Assessing perioperative risk is a common challenge in daily internal medicine practice. Risk models are sparse and focus primarily on cardiac and pulmonary risk. Little has been established regarding the implications of more common diagnoses. Affecting 23.5 million Americans, diabetes mellitus has long been associated with poor wound healing. In the American College of Surgeon's National Surgical Quality Improvement project (ACS‐NSQIP) a simplified data point regarding diabetes is gathered, splitting diabetics into 3 categories: none, oral diabetic treatment, and insulin. We hypothesized that diabetes would represent an important diagnosis in stratifying risk.
We utilized the ACS‐NSQIP public use files (PUF) from 2005 to 2008. This was done under their data use agreement and under the supervision of our institutional review board. Patient with diabetes were compared with those without including demographics and outcomes. Data were evaluated using chi‐square analysis in SPSS. Unless otherwise specified, significance of all reported proportions and odds ratios was P < 0.001.
Of 635,265 patients in the data set, 85.5% did not have diabetes (NoDM), 8.7% took oral medication (ORAL), and another 5.8% required insulin (IRDM). African Americans comprised 9.8% of the study population. Among African Americans in the data set, DM was more prevalent (OR, 1.7) and there was a far greater rate of IRDM (OR, 2.15) than in the remaining population. Patients older than 60 years had higher rates of diabetes (OR, 2.31) and IRDM (1.89) than those younger than 60. Men had higher rates of IRDM (6.5%) than women (5.2%). DM patients were more likely to experience postoperative complications (OR, 1.88) and mortality (OR, 2.15) than NoDM patients. In addition, the subset of IRDM patients experienced significantly higher rates of complications (OR, 2.37) and mortality (OR, 2.87). IRDM patients experienced more wound occurrence (9.9%), followed by ORAL patients (6.7%) and then NoDM patients (4.9%); P < 0.001. Patients with IRDM also experienced more infections (13.3%) than ORAL patients (9.5%) and NoDM patients (6.9%). The overall mortality rate was 1.7%. The rate was 3.2% in diabetics, far higher in IRDM patients, at 4.4%, compared with 1.7% in ORAL patients and 1.5% in NoDM patients. Examining the inpatient subset of the population revealed similar results. A total of 377,594 patients were analyzed, of whom 17.6% were diabetic and 7.5% were IRDM patients. Diabetics again displayed higher mortality (OR, 1.73) and postoperative complications (OR, 1.52), with IRDM patients typically showing an even higher likelihood of mortality (OR, 2.20) and complications (OR, 1.83).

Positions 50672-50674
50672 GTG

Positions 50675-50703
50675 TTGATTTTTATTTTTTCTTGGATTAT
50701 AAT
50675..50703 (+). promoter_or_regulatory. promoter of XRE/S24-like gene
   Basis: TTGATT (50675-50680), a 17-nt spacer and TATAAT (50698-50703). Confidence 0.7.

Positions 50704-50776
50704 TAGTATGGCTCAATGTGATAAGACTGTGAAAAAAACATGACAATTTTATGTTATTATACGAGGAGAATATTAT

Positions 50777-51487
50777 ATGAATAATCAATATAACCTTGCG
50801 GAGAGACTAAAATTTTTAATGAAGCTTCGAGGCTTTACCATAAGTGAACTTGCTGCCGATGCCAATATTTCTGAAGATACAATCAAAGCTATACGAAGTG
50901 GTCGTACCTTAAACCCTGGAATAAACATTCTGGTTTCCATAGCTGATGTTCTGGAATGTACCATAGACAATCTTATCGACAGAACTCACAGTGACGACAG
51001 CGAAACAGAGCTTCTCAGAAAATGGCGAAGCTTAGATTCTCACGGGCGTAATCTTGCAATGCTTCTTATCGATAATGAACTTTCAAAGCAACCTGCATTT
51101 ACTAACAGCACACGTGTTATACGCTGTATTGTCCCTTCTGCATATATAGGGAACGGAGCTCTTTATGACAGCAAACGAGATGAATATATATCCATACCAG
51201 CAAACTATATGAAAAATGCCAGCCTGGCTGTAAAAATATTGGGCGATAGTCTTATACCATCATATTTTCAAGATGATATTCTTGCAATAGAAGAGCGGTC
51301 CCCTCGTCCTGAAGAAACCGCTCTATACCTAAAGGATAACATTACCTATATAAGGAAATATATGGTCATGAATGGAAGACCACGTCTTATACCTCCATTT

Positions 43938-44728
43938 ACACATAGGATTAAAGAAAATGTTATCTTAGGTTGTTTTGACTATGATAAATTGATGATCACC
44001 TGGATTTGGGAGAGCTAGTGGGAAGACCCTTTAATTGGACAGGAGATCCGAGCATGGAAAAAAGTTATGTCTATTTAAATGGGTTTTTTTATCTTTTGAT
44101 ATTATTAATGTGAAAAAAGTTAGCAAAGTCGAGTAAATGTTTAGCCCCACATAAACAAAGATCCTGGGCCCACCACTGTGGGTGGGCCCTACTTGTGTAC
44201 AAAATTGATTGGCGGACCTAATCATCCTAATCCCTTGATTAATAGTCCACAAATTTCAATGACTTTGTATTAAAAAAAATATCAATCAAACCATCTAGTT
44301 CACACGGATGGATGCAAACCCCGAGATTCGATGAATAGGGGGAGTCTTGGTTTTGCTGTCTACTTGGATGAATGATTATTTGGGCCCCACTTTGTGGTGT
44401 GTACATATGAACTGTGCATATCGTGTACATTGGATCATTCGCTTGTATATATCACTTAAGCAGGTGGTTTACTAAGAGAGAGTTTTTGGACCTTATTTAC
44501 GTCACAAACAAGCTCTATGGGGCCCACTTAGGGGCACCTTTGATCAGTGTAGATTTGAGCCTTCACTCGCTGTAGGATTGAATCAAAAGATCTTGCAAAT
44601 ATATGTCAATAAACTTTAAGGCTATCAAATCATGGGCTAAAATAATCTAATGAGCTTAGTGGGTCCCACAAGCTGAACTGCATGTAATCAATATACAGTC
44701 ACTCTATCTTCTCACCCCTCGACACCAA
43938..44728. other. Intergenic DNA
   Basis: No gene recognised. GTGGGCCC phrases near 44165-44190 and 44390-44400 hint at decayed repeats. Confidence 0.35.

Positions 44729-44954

Diabetes is predicted to affect half of all Americans by 2020. Even gross classification of this common disease can result in significant predictive value and aid in the process of assessing operative risk and counseling patients. Further work is warranted to develop simplified but broader risk models to predict and modify perioperative risk in these patients.
M. Farooq ‐ none; P. Watson ‐ none; I. Rubinfeld ‐ none
To cite this abstract:Watson P, Farooq M, Rubinfeld I. Diabetes and Perioperative Risk Evaluation in Medical Practice. Abstract published at Hospital Medicine 2011, May 10-13, Dallas, Texas. Abstract 138. Journal of Hospital Medicine. 2011; 6 (suppl 2). https://www.shmabstracts.com/abstract/diabetes-and-perioperative-risk-evaluation-in-medical-practice/. Accessed March 31, 2020.